Help! Need recommendations for short trip with my very senior parents
Have been to SF, but I can't seem to focus on where I should take my parents while we are there
for 4 days in December. They are "depression-era" , and don't really like to spend $80/piece for a meal, though they can...I am a foodie and want the food to be good. Sounds like a dilemma, eh? They mostly do late lunches or very early dinners.
Fringale looks pretty good for an early dinner, and we will probably do Yank Sing one afternoon. Any other suggestions? I used to love Tadich Grill but last year when I was there it seemed to be slipping.
I thought of Tommy Toys, as their lunch special is a good deal, though not sure if they are good. My Dad especially loves the sourdough bread there, but more and more I notice that many restaurants don't serve it... We are staying in Union Square but taking a cab is no problem. Thanks for any help that you can give me...
240 California St, San Francisco, CA 94111
570 4th Street, San Francisco, CA 94107
49 Stevenson St Ste Stlv, San Francisco, CA 94105
655 Montgomery St., San Francisco, CA 94111
It's not everyone's cup of tea, but The Big 4 is quite nice. Always has a few of the Octagenarian set, which I love, and good food and good cocktails. Good wine list too. No professionals ever review the place (which is an absolute mystery to me). But I've eaten there fairly often, as it's around the corner from me, and really enjoy the food there. It's meat and potatoes, but with a modern flair. Seasonal menu as well. Chef does have awards though.
It's flat in front and has four or five low stairs, which my mother ( who was not very spry and mostly went out in a wheel chair) could manage. They also have wheelchair ramp access from the hotel lobby. It's also quiet, so it's easy to have conversation. I started going here with my parents, and keep coming back on my own because I enjoy it. NIce, old school atmostphere despite it being built in 1976.
Brought a gaggle of my young foodish friends here and they all really enjoyed the food, and the place.
Plus it's on Huntington square so you can see Grace Cathedral, Flood Mansion (Pacific Union club), The Mark Hopkins, and the Fairmont very easily and it's all flat too. Especially beautiful during the holidays when the lights are up.
They're open for lunch on Thursdays and Fridays I believe.
1075 California Street, San Francisco, CA 94108
There's a slightly inclined ramp, but good for my mobility and hearing challenged depression era grandfather, who is more in the "value" than "price" camp. I also agree with The Big Four - I usually get the excellent chicken pot pie.
On the other hand, my SO's depression era grandparents are in the "price" camp and we could not take them to Hayes Street Grill due to the prices. For them, family style is key so they never see a menu or the prices. They love Hometown Buffet, but I'll turn into a pumpkin before I willingly eat there without at least trying to offer alternatives.
Hayes Street Grill
324 Hayes St, San Francisco, CA 94102
I have a couple of questions for you. You say your parents are "very senior", do they have any accessibility issues? For example are stairs an issue, or steep hills? Would they prefer a quiet atmosphere where one doesn't have to shout to be heard? What sort of food do they like? Are the meat and potatoes, or are they more adventuresome? All of these factors can really help narrow down your choices.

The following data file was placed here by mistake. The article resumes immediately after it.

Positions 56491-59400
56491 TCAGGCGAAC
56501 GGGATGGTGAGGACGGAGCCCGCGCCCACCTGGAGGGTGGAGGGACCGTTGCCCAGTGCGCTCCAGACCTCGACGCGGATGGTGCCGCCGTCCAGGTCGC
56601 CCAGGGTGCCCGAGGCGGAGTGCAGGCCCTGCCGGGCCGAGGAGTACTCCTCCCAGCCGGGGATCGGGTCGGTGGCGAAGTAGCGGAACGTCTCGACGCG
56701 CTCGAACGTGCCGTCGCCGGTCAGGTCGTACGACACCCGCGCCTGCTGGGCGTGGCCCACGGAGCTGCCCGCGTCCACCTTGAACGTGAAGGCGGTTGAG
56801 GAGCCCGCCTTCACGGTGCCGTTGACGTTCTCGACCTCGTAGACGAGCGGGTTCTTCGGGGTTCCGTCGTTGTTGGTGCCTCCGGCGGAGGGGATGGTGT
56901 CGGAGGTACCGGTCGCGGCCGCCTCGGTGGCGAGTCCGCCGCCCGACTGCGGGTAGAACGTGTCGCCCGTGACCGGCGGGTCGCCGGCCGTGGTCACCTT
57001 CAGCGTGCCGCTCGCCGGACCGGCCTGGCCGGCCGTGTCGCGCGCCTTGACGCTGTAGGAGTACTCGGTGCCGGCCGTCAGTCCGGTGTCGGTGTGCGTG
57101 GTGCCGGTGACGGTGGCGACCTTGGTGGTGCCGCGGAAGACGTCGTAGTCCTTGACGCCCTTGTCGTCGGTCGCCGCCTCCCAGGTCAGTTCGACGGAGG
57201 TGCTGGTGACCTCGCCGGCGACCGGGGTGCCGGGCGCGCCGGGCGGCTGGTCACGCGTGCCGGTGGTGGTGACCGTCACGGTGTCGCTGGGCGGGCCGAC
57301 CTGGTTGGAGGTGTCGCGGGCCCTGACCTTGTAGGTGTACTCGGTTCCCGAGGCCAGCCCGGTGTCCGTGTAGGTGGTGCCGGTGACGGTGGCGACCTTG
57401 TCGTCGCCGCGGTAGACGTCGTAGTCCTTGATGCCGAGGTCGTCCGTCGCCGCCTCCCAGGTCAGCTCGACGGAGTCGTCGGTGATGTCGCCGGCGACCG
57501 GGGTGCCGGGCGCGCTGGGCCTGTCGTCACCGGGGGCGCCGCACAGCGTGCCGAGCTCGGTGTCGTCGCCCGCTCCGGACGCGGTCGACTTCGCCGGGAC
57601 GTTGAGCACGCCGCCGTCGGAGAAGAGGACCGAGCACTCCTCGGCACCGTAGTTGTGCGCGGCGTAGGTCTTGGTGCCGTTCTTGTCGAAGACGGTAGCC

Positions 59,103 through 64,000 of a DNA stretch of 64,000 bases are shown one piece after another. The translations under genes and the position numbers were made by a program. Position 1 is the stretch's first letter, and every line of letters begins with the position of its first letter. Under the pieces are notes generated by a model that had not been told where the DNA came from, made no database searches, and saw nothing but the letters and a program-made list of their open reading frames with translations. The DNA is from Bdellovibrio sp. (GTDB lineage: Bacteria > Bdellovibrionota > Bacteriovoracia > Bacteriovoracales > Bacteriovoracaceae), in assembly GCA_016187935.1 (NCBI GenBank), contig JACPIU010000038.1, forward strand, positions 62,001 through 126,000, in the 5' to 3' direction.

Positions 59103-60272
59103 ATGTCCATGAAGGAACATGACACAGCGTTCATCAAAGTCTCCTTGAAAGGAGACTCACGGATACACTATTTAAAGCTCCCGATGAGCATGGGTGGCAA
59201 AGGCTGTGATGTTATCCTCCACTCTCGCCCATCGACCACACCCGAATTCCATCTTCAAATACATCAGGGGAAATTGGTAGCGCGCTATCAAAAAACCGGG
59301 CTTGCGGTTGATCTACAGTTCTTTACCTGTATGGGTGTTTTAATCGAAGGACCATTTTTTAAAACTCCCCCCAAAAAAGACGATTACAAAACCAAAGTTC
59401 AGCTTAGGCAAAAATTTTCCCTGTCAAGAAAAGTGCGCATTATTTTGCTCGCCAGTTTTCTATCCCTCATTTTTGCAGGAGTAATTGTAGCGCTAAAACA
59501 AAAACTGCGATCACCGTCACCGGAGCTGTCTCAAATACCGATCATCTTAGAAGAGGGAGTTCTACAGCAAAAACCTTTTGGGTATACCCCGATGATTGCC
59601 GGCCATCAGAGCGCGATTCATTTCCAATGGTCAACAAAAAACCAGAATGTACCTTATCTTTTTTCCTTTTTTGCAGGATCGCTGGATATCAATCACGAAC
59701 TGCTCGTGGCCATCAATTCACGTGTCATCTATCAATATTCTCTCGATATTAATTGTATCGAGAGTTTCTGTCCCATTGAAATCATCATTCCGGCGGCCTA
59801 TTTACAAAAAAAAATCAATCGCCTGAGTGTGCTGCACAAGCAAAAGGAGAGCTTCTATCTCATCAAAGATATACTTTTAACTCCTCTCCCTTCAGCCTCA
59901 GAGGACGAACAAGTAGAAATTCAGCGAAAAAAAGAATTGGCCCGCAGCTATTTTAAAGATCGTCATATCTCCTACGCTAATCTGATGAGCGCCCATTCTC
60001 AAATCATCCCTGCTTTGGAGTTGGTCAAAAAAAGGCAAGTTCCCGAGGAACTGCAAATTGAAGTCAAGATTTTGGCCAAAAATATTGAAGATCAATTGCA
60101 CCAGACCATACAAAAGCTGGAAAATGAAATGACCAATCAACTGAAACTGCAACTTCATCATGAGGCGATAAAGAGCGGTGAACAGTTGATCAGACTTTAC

Let me know as I've taken my parents out to many places in the city (we live here), and my Mum had some accessibility issues, and my Dad preferred quieter places, not because he's going deaf, but because we all mumble ;)
Good points. For example for "value" I would recommend Barbacco, but it can be very noisy (although it wasn't when I was there right after work for an early dinner, so that might be a possibility).
My father is also "depression-era" and I think he's more sensitive to "value" than to price, that is, he doesn't mind if it's not cheap if the overall experience is good (professional service without a hipster attitude, nice atmosphere, decent portions, well-prepared food, etc.). He recently took some visitors to Scoma's, for example, which isn't cheap, but he thought the overall experience was worth what they paid.
230 California St, San Francisco, CA 94111
My Dad is 92 and Mom 83 and both do not walk very far at this point. My Dad is practically deaf and in loud places he cannot hear even with his ear piece. (Though he is still "ready" to go....)
Stairs and steep hills are issues, so we will take cabs and hopefully be dropped off right in front of places. I think that though they are not usually that adventurous, they consider me to be well versed in food/restaurants, and will take my lead...Oh, they actually love Scoma's, though honestly I am trying to get away from there...I have added "Oscar" to my list...just looks like such a great menu...Quiet places are so hard to find, it seems...
You can "trick" them into a decent meal if you find a place that serves family-style. I think the depression-era parents are much more common then anyone thinks.
Unfortunately the number of non-Asian family-style restaurants are limited. R&G Lounge is a very nice Cantonese restaurant (family-style)...but also pricey. The salt and pepper crab is very good.
I'd still try Tadich...maybe for a lunch.